Pregnant women infected with the coronavirus during the third trimester are unlikely to pass the infection to their newborns, government researchers found.
The study, published this week in JAMA Network Open, found that among the 64 pregnant women who tested positive for SARS-CoV-2, no newborns tested positive for the virus.
“This study provides some reassurance that SARS-CoV-2 infections during the third trimester are unlikely to pass through the placenta to the fetus, but more research needs to be done to confirm this finding,” said Dr. Diana W. Bianchi, director of National Institute of Child Health and Human Development, which helped with the study.
Researchers included 127 pregnant women who were admitted to Boston hospitals during the spring in the study. The researchers looked at levels of the coronavirus in respiratory, blood and placental tissue samples and the formation of maternal antibodies and how well those antibodies traveled through the placenta to the fetus.
Of the 64 who tested positive, 23 of the women were asymptomatic, 22 had mild disease, seven had moderate disease, 10 had severe disease while two of them had critical disease. The study included 63 pregnant women who tested negative and 11 women with COVID-19 who were not pregnant for comparison.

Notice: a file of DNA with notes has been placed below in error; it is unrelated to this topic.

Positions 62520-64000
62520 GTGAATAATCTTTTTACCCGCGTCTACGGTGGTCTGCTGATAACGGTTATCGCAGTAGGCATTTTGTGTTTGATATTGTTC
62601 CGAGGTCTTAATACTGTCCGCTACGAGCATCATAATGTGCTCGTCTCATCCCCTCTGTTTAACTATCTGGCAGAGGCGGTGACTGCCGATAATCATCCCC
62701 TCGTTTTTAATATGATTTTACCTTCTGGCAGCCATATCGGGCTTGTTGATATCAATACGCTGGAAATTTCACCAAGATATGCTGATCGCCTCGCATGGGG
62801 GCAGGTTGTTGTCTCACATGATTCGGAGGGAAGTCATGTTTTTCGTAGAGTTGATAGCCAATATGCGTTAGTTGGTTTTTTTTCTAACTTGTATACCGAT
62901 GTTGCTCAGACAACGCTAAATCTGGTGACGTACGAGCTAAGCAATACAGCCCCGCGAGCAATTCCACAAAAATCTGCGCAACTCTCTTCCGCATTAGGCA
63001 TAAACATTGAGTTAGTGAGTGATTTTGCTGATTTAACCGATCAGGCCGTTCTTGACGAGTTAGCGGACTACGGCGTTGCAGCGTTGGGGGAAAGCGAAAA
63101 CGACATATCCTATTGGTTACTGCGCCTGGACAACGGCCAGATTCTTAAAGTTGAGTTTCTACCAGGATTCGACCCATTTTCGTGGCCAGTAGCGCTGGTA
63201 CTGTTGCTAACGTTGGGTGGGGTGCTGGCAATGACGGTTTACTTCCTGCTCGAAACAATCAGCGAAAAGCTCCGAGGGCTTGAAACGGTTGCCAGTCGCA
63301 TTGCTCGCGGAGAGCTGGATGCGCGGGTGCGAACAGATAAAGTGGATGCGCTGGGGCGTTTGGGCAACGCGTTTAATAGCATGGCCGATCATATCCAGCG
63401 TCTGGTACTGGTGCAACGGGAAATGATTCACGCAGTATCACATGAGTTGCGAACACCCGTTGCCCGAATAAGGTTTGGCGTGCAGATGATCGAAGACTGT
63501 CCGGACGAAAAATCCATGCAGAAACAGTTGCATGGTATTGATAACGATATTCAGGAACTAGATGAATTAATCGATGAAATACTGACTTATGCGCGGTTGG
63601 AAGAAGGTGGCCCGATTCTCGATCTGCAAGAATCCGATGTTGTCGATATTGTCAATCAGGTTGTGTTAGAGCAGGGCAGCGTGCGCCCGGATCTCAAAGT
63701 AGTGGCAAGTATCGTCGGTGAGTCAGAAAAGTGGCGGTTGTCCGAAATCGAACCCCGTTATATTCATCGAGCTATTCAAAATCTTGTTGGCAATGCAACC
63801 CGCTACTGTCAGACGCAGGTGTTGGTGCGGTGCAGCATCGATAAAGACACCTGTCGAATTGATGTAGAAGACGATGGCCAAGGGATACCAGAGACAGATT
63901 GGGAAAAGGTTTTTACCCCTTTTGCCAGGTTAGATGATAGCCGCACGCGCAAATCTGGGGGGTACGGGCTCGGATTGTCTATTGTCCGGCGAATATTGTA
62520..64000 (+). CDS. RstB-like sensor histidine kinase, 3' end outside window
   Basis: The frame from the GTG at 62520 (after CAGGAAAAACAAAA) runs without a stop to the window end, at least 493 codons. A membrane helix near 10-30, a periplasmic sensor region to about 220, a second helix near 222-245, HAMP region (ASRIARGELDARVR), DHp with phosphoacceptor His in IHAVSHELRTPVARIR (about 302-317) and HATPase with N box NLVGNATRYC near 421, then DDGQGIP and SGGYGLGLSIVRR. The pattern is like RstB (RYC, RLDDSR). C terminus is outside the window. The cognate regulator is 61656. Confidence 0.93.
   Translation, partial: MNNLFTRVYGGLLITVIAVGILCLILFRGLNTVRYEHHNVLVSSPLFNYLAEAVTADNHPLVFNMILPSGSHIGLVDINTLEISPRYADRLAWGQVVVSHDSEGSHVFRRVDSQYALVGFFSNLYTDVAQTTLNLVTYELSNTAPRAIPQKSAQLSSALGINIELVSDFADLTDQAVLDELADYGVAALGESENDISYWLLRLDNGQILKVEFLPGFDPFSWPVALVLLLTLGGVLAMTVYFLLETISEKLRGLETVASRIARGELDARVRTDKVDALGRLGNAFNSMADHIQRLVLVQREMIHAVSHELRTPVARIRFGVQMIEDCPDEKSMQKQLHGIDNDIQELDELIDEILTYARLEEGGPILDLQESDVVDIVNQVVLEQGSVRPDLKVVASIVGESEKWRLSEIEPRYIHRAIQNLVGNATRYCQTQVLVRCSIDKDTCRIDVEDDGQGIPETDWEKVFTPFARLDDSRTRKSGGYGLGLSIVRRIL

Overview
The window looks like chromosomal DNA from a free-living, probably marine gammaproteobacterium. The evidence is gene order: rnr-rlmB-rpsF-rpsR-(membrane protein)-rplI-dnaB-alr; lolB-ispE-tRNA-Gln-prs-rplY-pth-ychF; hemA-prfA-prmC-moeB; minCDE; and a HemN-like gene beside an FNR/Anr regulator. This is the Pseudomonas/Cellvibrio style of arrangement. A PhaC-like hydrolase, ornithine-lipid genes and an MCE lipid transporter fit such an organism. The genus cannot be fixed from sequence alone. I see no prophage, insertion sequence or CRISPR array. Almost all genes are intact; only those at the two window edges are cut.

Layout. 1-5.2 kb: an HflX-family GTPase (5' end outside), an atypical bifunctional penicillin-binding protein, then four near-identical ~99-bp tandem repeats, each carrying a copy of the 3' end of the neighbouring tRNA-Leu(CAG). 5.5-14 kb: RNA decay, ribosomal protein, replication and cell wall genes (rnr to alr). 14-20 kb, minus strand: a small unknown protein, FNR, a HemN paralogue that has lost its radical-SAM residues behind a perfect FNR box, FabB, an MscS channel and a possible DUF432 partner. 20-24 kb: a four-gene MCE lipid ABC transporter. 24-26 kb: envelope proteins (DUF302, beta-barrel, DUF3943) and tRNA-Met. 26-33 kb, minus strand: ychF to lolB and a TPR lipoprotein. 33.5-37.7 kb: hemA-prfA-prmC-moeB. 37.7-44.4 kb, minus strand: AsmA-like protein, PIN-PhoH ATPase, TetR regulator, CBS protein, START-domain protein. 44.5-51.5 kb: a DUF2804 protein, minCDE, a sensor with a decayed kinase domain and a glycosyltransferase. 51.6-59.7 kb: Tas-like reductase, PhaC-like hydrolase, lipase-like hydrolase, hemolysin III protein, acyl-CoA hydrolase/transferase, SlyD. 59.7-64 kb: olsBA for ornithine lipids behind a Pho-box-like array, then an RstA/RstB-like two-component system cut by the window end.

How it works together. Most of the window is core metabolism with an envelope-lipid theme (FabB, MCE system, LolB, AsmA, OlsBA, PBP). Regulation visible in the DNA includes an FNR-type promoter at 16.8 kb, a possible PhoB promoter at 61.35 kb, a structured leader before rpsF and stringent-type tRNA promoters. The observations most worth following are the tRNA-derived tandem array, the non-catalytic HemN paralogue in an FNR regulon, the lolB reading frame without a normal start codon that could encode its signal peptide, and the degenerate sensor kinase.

Detectable virus loads were found in respiratory fluids such as saliva in the pregnant women who were positive for SARS-CoV-2, but no virus was found in the bloodstream or the placenta, according to the National Institutes of Health, which funded the study.
The researchers did not find significant differences in amounts of coronavirus antibodies made by pregnant and non-pregnant, but they did notice lower levels of protective antibodies in umbilical cord blood than expected. On the contrary, they found high levels of influenza antibodies, probably from maternal flu vaccinations, in the cord blood of both coronavirus positive and negative women.
The small transfer of these antibodies occurred regardless of the severity of COVID-19 or whether a woman had an underlying health condition such as diabetes or obesity. The study authors noted that it is important to learn why these antibodies are less likely to cross the placenta and if this could cause newborns to be more susceptible to SARS-CoV-2 infection than other infections.
The results of the study only include women in the third trimester since data collection and analysis on women infected during the first and second trimesters is ongoing.
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